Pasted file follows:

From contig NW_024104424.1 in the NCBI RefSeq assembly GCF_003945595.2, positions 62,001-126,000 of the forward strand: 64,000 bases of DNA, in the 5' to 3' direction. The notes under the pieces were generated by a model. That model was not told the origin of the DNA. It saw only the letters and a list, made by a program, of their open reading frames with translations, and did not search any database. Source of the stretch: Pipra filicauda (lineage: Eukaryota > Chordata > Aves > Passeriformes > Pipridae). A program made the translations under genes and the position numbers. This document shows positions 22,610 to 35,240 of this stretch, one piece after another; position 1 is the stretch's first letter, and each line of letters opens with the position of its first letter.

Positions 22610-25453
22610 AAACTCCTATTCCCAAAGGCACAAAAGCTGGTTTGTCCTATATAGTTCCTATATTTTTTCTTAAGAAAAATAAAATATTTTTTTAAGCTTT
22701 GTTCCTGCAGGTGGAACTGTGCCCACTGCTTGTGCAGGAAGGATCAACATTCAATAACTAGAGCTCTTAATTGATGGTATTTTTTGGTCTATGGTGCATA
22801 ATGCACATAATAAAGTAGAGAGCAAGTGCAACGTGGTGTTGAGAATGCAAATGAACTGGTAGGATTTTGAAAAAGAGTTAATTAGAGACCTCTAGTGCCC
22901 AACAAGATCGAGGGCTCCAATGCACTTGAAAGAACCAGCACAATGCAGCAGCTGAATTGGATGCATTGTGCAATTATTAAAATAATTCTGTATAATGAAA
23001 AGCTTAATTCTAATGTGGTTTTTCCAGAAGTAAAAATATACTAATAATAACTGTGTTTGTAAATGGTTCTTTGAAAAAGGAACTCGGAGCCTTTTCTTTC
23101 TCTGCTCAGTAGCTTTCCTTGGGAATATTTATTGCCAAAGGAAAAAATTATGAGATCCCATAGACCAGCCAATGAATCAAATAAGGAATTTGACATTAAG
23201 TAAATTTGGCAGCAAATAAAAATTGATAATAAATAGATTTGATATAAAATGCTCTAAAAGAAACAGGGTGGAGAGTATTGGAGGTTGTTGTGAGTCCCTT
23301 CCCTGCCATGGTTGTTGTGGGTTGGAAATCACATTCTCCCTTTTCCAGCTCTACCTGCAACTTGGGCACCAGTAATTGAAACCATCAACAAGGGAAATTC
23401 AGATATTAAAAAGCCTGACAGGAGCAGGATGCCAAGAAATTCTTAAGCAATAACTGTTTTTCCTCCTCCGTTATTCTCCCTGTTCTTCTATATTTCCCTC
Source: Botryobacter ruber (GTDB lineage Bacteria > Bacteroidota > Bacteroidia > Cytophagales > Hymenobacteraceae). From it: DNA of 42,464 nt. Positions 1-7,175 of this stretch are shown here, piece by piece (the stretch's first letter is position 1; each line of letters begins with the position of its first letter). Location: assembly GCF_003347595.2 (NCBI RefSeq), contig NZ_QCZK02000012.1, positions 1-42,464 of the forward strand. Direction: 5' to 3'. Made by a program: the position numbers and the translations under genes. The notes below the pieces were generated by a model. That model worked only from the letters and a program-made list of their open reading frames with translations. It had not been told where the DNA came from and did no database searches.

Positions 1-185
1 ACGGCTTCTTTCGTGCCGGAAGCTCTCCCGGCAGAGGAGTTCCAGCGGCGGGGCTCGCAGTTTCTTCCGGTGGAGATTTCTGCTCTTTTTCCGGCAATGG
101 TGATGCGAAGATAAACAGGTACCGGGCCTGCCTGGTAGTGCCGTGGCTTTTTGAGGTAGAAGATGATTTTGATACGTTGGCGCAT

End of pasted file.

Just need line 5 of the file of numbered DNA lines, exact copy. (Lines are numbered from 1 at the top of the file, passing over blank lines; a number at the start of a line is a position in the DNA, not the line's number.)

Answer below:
22801 ATGCACATAATAAAGTAGAGAGCAAGTGCAACGTGGTGTTGAGAATGCAAATGAACTGGTAGGATTTTGAAAAAGAGTTAATTAGAGACCTCTAGTGCCC